Louis pays a visit to Hardman's office and the founding partner makes him wait a good long while before letting him talk. Louis offers to take on an insurance client Hardman brought in, which Hardman condescendingly says is beneath Louis. Louis assures him there's no such thing, which Hardman thinks may be some kind of illicit offer. Louis makes a weaselly speech about firm dynamics, but all Hardman wants right now is to see Mike Ross. Louis babbles an excuse about how Mike has been busy helping him with a suit involving Liquid Water suit. Hardman pleasantly tells Louis to forget it and somehow drives him from the room with nothing more than an expression of polite boredom.
So now -- in order to make the lie he just told Hardman (for reasons I'm not quite clear on) no longer a lie -- Louis has to go to Harvey and say he's claiming Mike for two weeks as his reward for the bet he won in last season's penultimate episode. Harvey isn't giving in unless Louis says Harvey is the best closer in New York... to Donna. "Welcher," Louis says, scampering away. Having reached Donna's desk, Harvey collects an envelope from her, then proceeds into his office and fields some sass from Mike before opening it. Whereupon he discovers that it's a complaint to reopen an auto fatality case Harvey won four years ago defending "Coastal Motors." Presumably on the argument that anybody who'd buy a "Coastal Motors" car knew what he was getting into. Mike rattles off the details of the case from his circus-freak memory and adds, "This can't be surprising to you any more." But as they both know, the statute of limitations is expired for what is essentially a product liability case, so they figure this is essentially a shakedown that they'll easily quash. Mike moves on to making fun of the presence of The Spinners in Harvey's extensive record collection, and that's the last smart remark Harvey needed to hear in order to decide to deliver Mike to Louis, which he does forthwith. Louis accepts and he and Harvey agree that the only limitations to Louis's treatment of Mike will be the ones outlined by the Geneva Convention. Which, for Louis, is actually kind of generous.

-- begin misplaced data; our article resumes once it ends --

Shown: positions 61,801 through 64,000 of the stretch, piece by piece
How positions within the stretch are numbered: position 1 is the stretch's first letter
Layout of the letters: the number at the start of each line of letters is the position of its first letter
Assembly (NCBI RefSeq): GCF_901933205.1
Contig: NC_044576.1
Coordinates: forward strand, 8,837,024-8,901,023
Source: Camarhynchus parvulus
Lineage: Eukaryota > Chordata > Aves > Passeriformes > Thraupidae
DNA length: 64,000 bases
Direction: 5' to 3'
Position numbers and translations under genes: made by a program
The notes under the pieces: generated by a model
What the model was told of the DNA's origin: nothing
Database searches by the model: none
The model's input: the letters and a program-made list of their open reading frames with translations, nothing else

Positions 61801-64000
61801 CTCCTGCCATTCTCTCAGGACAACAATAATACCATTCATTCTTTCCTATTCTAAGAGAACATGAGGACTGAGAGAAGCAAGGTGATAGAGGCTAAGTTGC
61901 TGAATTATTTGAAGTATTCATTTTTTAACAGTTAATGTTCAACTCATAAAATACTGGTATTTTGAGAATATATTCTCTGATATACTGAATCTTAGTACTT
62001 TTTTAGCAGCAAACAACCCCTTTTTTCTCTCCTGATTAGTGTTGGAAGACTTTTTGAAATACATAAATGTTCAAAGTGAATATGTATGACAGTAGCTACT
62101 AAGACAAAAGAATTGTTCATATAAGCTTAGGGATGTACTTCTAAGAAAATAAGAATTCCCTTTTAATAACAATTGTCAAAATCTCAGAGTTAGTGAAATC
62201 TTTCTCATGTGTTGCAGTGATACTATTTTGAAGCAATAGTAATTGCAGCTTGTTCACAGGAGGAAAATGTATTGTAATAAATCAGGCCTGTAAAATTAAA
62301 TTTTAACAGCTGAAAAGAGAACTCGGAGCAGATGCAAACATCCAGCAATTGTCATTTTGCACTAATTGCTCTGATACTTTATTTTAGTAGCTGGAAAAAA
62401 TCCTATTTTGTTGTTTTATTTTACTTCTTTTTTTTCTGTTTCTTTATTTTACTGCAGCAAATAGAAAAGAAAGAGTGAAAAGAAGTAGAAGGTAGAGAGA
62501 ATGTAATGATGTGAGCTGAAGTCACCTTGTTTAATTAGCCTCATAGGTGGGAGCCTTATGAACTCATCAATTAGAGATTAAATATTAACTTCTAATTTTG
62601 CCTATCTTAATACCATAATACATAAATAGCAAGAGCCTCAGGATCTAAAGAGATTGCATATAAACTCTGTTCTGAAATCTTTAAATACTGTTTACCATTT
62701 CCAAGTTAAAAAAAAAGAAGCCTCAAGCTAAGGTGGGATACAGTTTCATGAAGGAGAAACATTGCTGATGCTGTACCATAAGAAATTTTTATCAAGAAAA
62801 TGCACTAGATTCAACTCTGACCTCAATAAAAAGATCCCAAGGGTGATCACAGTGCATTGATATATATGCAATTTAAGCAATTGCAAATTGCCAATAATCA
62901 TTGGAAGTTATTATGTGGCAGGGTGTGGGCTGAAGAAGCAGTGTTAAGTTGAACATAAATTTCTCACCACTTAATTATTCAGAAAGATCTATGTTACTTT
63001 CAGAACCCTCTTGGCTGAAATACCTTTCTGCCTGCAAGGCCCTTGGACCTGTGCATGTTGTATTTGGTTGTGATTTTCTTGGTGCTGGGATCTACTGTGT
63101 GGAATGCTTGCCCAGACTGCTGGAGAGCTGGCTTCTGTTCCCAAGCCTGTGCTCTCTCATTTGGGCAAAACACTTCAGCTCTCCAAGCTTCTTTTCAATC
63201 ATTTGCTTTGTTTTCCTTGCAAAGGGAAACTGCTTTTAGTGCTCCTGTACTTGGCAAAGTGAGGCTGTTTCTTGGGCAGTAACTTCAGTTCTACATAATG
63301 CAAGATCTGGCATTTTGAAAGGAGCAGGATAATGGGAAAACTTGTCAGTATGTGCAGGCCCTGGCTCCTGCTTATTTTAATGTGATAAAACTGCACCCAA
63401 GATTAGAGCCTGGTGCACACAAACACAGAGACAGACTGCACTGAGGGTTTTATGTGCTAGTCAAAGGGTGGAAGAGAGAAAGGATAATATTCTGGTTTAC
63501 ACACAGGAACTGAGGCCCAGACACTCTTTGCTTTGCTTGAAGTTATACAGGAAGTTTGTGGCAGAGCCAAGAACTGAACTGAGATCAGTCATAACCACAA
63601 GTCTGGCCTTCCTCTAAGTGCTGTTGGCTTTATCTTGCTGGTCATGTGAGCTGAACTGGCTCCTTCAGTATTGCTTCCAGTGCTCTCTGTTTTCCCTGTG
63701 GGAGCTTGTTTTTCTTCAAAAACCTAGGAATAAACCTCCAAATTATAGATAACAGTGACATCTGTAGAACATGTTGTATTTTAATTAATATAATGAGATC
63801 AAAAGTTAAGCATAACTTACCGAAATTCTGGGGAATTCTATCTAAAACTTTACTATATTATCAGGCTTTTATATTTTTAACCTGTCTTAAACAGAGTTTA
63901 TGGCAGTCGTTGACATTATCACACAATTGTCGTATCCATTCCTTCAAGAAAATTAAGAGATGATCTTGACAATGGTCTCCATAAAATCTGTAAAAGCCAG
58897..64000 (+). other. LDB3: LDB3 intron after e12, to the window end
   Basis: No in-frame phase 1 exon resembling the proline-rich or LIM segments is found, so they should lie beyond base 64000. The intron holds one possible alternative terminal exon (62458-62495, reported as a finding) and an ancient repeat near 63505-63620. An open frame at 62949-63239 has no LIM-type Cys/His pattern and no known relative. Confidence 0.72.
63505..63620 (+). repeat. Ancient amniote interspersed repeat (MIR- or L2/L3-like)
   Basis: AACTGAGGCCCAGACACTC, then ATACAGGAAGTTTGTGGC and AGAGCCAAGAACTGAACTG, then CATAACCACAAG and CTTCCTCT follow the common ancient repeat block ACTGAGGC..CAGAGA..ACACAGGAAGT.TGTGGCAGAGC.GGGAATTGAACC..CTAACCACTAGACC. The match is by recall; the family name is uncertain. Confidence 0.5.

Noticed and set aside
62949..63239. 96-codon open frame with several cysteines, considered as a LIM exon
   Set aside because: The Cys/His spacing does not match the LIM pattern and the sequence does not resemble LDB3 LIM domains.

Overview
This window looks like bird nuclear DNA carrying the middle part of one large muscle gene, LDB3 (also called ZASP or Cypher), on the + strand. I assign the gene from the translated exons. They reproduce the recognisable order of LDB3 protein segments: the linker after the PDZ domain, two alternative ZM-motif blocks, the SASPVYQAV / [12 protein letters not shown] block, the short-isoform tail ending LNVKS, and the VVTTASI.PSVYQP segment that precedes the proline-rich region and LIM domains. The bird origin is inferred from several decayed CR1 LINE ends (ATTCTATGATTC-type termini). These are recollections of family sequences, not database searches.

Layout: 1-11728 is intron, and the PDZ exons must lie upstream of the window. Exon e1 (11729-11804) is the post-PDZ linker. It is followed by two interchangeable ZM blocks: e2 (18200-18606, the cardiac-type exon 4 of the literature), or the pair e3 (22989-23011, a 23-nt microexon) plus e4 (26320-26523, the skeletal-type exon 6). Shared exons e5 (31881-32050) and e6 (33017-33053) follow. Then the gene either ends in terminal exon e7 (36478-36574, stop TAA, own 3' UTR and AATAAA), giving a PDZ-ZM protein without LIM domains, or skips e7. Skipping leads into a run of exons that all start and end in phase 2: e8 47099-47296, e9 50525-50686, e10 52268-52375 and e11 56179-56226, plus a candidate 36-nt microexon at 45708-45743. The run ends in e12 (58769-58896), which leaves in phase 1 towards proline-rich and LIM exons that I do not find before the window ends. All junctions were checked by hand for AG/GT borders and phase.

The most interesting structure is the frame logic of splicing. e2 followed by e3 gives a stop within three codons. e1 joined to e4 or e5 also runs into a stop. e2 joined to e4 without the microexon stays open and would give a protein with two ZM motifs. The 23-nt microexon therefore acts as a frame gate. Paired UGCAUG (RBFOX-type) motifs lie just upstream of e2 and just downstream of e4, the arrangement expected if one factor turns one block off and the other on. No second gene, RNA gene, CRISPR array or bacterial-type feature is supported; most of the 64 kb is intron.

After a crosstown transition shot during which we briefly fear being impaled by the Chrysler Building, we catch up to Harvey in an empty conference room. Travis Tanner -- the formerly undefeated lawyer played by Eric Close (also from last season) -- comes in, gives Harvey some shit, and says he's the new senior partner at Smith and Devane. Which would explain why he's dressed in a fancier suit and has his hair slicked back with enough oil to lubricate a sedan from Coastal Motors. Speaking of which, Tanner shows Harvey the "new evidence" they're using to reopen the case: a heavily redacted internal memo showing that CM knew about engineering defects that caused the crash. Harvey claims to have never seen it before, which Tanner doesn't buy. What Tanner does want is $46 million dollars for the client, plus he's suing Harvey and the whole firm of Pearson Hardman for fraudulently concealing the memo. "You really want to come after me again?" Harvey asks incredulously. "0 and 2 doesn't look good on a resume." The meeting ends with Harvey inviting Tanner to kiss his ass. Nice that they got a chance to catch up.